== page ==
The Bangalore (Bengaluru) program provides the extraordinary opportunity to study Indian culture, sociology, and global issues and while volunteering in the local community with fellow students who are interested in contributing and making a difference in their society. You will be studying in one of the most prestigious and beautiful campuses in India and will gain personal exposure to the social issues of rural life. Bangalore is an ideal place to examine global issues due to its location in India’s Silicon Valley, as cultures meet in the transformation of traditional Indian society into a fast-paced hybrid of East-West life. USAC students are integrated into the college atmosphere and have many opportunities to experience the culture, learn about the country, and make friends. Volunteer opportunities are available as well as college sports, clubs, and excursions to local towns and historical temples. Semester or yearlong students are required to enroll in the 1-credit Service Learning during their first semester in India and we strongly encourage summer and January students to do the same. You may take the program-organized Indian Cuisine course or workshop to gain even more knowledge of the local culture and we strongly recommend participating in the Optional Tours to Northern or Southern India. USAC students are also paired with Indian “buddies” to help orient them to the university and surrounding areas. In addition to a semester or yearlong program, USAC also offers summer and January program options. The summer Bangalore program offers one 3-week session (Session I) and one 5-week session (Session II); you many participate in either one or both for an 8-week session. The January Bangalore program offers one 3-week session. You may participate in the session alone or combine it with the semester program.
Unnamed Road, Lugareño, Cuba
The La Habana summer program offers an unparalleled opportunity to visit this enchanting island and legendary city to learn about its culture and society. It will also provide a unique occasion for understanding—firsthand—the multiple layers of history that make Cuba significant in North America and in Latin America. The courses will examine not only the history of former Spanish colonies, but also the twentieth-century, during which Cuba played a significant geopolitical role. The Habana summer program will give you the opportunity to experience the past, present, and future realities of Cuban society and its fusion of Spanish, African, and American flavors to create a rich culture of its own. The La Habana program consists of one 5-week session offering academic coursework in history, society, politics, and culture studies. Many of these courses include enticing field trips offering hands-on experience with the subject matter, such as Old Habana, Matanzas, Pinar del Río, a tobacco factory, and Varadero Beach. The session begins with several days of orientation and lectures in Costa Rica before departure for Cuba. The courses for the La Habana program focus on the history and society of Cuba, with particular attention focused on exploring the impact of slavery and Cuba's African roots on its culture and religions, as well as the present-day political and economic factors Cuba faces in its future. If you are interested in studying Spanish language in preparation for several weeks in Cuba, the first summer session in Costa Rica can be paired with the La Habana summer session for intensive language study.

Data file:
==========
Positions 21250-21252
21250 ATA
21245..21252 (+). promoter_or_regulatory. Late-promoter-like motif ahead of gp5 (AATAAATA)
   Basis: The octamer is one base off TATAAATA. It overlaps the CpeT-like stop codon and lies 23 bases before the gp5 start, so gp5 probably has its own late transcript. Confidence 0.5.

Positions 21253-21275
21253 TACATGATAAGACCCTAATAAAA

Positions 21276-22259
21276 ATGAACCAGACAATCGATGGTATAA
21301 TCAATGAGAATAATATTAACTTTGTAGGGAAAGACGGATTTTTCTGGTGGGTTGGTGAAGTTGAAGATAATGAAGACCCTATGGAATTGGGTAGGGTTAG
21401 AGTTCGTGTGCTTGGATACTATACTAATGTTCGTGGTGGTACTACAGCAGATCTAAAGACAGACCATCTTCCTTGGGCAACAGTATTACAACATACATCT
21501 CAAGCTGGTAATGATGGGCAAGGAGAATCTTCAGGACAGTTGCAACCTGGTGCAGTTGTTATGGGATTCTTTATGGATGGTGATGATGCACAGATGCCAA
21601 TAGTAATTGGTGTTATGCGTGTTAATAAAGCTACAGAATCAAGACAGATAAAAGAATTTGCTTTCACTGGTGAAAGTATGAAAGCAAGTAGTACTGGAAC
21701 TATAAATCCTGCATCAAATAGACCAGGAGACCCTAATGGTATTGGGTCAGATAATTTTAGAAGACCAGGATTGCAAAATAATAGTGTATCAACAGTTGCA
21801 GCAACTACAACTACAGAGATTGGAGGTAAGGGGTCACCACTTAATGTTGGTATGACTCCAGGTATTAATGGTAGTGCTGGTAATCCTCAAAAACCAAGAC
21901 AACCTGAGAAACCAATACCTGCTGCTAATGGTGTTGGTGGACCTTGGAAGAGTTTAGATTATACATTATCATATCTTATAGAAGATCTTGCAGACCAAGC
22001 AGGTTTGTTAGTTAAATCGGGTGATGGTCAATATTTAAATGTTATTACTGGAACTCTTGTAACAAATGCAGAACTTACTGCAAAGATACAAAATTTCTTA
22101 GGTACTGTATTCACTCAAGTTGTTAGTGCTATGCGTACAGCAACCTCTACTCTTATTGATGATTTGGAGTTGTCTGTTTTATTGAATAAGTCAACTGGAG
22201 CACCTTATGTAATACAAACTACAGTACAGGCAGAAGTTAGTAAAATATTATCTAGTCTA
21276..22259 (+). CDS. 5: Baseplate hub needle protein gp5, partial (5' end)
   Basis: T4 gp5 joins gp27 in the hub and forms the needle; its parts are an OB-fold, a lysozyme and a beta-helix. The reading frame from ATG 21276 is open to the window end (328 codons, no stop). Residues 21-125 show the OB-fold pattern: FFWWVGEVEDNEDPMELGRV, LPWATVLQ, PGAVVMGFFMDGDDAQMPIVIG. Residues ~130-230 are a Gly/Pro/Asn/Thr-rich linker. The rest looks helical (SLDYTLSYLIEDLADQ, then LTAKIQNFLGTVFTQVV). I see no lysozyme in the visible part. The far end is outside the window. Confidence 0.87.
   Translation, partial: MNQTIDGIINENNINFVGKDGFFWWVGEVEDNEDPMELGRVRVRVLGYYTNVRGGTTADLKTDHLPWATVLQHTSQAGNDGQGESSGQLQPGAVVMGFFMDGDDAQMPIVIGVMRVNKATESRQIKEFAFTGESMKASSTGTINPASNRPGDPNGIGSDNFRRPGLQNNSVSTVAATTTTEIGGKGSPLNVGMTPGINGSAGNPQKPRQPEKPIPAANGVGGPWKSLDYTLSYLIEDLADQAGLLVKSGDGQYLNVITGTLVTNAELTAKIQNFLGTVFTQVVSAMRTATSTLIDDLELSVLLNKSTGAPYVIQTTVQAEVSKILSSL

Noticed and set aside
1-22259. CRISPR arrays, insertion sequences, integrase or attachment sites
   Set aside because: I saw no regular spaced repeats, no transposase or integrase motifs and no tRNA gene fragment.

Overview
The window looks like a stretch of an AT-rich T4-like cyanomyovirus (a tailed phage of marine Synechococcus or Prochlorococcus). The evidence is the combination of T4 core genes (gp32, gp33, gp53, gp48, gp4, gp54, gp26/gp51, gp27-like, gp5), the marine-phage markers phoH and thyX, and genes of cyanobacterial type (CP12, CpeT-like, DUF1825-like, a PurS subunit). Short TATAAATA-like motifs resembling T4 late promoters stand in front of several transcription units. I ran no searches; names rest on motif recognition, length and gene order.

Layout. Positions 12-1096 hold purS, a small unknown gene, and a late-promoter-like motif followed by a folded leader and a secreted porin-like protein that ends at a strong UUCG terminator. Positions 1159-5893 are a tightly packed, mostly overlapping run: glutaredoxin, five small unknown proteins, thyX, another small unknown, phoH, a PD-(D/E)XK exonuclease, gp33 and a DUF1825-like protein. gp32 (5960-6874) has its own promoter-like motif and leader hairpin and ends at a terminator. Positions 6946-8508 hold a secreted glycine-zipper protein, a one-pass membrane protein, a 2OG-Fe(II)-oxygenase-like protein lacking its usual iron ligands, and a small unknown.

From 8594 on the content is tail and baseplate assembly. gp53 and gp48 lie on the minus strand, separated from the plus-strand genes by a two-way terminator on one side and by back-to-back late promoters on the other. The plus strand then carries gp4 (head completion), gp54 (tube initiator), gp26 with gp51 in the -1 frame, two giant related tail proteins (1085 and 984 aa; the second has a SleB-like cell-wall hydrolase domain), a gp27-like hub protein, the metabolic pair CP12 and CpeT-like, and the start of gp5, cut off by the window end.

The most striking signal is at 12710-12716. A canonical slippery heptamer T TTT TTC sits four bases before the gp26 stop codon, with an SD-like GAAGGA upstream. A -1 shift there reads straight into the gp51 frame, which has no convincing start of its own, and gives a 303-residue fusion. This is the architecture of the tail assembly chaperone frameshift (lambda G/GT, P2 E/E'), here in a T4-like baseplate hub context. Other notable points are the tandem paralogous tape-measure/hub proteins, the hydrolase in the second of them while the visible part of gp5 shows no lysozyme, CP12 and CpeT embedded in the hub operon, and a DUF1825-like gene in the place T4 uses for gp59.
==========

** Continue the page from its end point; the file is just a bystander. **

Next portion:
Bilbao is located in the north of Spain near the French border and has an international airport with direct flights to most large cities in Europe. Both Bilbao and Getxo (where most of the housing placements are located) are situated in an area of beautiful green mountains that face the ocean, making it possible to hike in the morning and go swimming in the afternoon. Close by, there are several picturesque coastal towns with great beaches that are easily accessible by public transportation. Bilbao is the poster city for successful urban renewal and the spectacular Guggenheim Museum of Art has ushered in an era of international tourism to the area; in urban renewal circles, the use of a revitalized cultural sector to kick start the renewal of a city’s economy is known as the “Bilbao effect.” Bilbao is home to some of the world’s most renowned architecture including: Frank Gehry’s Guggenheim Museum, the Euskalduna Music Hall and Convention Centre, Norman Foster’s Underground, Calatrava’s Bilbao airport, and other projects by architects such as Arata Isozaki and Cesar Pelli. Additionally, the Solomon Guggenheim Foundation has given its approval to expand around Urdaibai's Natural Reserve area. Bilbao is the largest city in the Basque Country with a population of approximately 350,000; the greater Bilbao region has just under 1,000,000 inhabitants. Bilbao was recently recognized by the Eurostat report as one of the top three safest areas in the EU. It is an extremely walkable city with a great transportation system that is efficient and safe. The city includes many pedestrian areas, including the old quarter with shops, restaurants, and coffee houses. There is also a bike path along the riverfront and through the main street of town. Getxo is a charming, coastal community popular for its beaches, lively nightlife, and diverse cultural activities. It is well connected to downtown Bilbao by subway (20-25 minutes away). Getxo is a relatively young town—80% of the population is below the age of 60—and it is not touristy, maximizing the opportunity for students to meet local peers. Getxo is known for its numerous outdoor activities and cultural events including: surfing, canoeing, hiking, rollerblading, paragliding, music festivals, a medieval market, and much more.